Many years ago I was asked to speak for a few minutes on the floor of a huge trade show. I was kicking off a silent auction for charity that was just one of the dozens of activities going on. I inquired about the mic and was told it was a handheld that worked well.
Recently a C-Suite level executive came to Interact Studio and told us about an unsuccessful talk he had given at an important meeting of his peers. When I asked him why he wasn’t satisfied with the outcome, he said “I got stuck behind the podium with my notes and before I knew it I was
The most useful tool you have to practice and perfect your next high stakes presentation is likely sitting in your pocket (or pocketbook) right now. How’s this? One of the best ways to become a better public speaker is to record yourself on your mobile phone. When I go to the driving range, I record my golf swing while
“Just how I wanted to spend the day,” Sheila said, throwing her computer bag on the table, “in a public speaking class!“ “Good news,” I said. “You’re not here to practice public speaking. You’re here to practice making a connection with people.” Hecklers in the conference room Sheila was part of a product development team within a
At Interact, we coach a lot of clients through the process of developing and delivering keynote addresses. We use the term “storybite” to refer to language that pings the imagination and engages your audience beyond mere facts. Relevant quotes and anecdotes offer storybites that can warm up your communication when they are well placed and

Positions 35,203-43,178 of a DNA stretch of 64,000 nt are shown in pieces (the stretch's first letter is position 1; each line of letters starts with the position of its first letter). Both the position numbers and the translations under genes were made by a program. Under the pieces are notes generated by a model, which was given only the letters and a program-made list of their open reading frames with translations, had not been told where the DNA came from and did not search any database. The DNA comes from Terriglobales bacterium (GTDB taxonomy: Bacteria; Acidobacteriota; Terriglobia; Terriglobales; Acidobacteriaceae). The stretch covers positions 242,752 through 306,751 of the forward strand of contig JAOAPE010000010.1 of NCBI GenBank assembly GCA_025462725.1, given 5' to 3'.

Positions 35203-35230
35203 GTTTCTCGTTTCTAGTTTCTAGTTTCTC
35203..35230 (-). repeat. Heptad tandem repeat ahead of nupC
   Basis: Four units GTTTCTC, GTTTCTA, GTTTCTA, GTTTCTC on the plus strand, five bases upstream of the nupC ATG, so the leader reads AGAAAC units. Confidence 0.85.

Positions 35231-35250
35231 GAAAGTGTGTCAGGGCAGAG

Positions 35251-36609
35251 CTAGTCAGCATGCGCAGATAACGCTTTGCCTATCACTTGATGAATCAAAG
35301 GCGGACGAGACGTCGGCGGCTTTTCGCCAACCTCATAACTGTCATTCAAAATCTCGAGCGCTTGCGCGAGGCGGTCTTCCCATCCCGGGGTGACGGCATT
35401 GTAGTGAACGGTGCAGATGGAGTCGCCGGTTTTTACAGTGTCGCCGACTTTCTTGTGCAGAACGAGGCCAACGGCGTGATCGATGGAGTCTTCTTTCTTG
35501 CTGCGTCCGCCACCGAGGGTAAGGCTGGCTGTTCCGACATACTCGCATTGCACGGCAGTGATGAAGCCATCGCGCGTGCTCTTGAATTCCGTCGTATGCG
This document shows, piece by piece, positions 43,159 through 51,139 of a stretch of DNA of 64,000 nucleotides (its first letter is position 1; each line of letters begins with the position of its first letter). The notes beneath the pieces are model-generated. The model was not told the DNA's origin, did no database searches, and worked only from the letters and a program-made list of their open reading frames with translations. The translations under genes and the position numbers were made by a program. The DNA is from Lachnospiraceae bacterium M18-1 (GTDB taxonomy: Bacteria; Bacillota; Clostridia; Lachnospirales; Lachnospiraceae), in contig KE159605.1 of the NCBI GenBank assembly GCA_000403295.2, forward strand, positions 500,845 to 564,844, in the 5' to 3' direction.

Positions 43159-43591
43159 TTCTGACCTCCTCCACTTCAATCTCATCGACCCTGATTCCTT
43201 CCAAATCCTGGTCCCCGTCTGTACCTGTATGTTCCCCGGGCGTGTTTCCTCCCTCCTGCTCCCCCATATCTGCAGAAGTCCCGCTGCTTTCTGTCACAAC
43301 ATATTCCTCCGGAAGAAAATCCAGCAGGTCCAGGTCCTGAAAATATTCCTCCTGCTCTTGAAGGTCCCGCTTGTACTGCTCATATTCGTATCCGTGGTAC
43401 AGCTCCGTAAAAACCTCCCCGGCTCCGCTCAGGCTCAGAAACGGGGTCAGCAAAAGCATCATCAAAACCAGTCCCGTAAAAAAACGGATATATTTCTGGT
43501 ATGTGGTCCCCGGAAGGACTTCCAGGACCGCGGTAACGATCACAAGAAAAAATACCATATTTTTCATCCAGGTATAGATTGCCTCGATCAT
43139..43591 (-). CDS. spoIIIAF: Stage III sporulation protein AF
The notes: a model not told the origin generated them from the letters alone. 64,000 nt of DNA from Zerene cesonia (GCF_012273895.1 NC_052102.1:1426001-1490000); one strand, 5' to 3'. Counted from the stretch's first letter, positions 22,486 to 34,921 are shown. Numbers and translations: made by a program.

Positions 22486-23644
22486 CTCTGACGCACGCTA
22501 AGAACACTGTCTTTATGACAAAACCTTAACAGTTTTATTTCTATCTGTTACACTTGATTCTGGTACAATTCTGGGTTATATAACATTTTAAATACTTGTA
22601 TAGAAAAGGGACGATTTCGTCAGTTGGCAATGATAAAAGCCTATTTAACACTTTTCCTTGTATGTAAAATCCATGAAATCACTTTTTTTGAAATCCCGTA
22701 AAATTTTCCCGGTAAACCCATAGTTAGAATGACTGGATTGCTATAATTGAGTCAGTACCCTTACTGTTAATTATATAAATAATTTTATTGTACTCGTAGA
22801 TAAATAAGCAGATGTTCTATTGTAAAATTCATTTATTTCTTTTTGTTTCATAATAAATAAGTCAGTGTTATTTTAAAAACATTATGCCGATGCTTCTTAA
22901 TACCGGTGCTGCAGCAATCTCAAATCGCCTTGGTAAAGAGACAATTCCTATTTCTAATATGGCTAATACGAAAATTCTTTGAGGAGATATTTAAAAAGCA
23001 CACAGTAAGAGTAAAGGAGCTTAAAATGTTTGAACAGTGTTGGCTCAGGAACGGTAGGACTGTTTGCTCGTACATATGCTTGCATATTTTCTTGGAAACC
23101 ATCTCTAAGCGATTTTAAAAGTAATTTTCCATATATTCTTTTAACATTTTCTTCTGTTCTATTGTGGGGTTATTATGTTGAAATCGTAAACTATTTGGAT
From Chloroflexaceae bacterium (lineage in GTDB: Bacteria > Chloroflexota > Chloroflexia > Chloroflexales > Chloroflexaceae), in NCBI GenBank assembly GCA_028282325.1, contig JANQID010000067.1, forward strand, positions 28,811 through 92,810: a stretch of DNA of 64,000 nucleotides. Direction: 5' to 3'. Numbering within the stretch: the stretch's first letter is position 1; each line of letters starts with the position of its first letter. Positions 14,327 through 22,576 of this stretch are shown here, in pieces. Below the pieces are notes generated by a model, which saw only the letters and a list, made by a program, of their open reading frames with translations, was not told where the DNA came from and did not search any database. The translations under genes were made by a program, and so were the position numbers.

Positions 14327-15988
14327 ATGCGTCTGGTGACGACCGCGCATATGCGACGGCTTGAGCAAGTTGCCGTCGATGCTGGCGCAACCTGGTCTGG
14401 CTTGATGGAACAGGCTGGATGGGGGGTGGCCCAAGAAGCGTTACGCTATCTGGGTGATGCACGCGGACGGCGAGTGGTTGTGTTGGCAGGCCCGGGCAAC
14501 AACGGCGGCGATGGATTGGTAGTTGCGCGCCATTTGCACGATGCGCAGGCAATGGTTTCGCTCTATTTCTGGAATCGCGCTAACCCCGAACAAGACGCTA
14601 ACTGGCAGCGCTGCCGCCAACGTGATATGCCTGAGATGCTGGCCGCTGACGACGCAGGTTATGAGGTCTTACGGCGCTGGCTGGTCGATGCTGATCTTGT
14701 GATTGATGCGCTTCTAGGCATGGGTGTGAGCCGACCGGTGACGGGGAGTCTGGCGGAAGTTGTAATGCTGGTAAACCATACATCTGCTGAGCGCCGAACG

When giving a keynote to or about your company, consider using your founder’s story. Brands and companies are stories that begin with the founder—or a group of founders—and an idea. This is why it makes sense to celebrate the contribution of outstanding employees, to officially launch a new product or service, or to commemorate a
It’s also an easy trap for event planners to assume successful people are good speakers but there is absolutely no connection. I learned this in a painful way when I invited a brilliant entrepreneur to speak at Interact Studio to an audience of 25. “Jim” had built a great business and reinvented his brand successfully. He had been
Last week I wrote about preparing for your next big presentation a full month BEFORE you take the podium. Today’s post picks up from the point that you’ve thanked the person who introduced you at the podium. Your opening lines Here, the attention in the room is high. Don’t rush to speak. Once you arrive at the front
There is a saying, “If you want to give a brilliant talk, open and close well and don’t screw it up in between.” It stretches things a bit, but the saying offers more practical wisdom than you might think. Consider the “serial position” in psychology, which says that when given a list of information and
Sometimes when we present—a keynote, report, or any presentation—what we are doing physically with our bodies speaks louder than our words. Body language tells us a great deal, yet we often forget about it when it is our turn to speak. I understand why this; we are often so caught up with what we are going
I believe everyone has a topic they are uniquely qualified to speak about—and chances are, you are closer to it than you realize. You will find it somewhere at the intersection of four elements: 1. Unique Ability. “I am really good at…” 2. Passion. “The thing that makes my life and work meaningful is…” 3.
Lincoln is looming in our minds larger than ever after the release of Steven Spielberg’s latest film. For many of us, Lincoln will now have the noble face of Daniel Day-Lewis who plays the United States’ 16th president in his final months in office. “Lincoln” begins with a scene from 1865 in which Lincoln is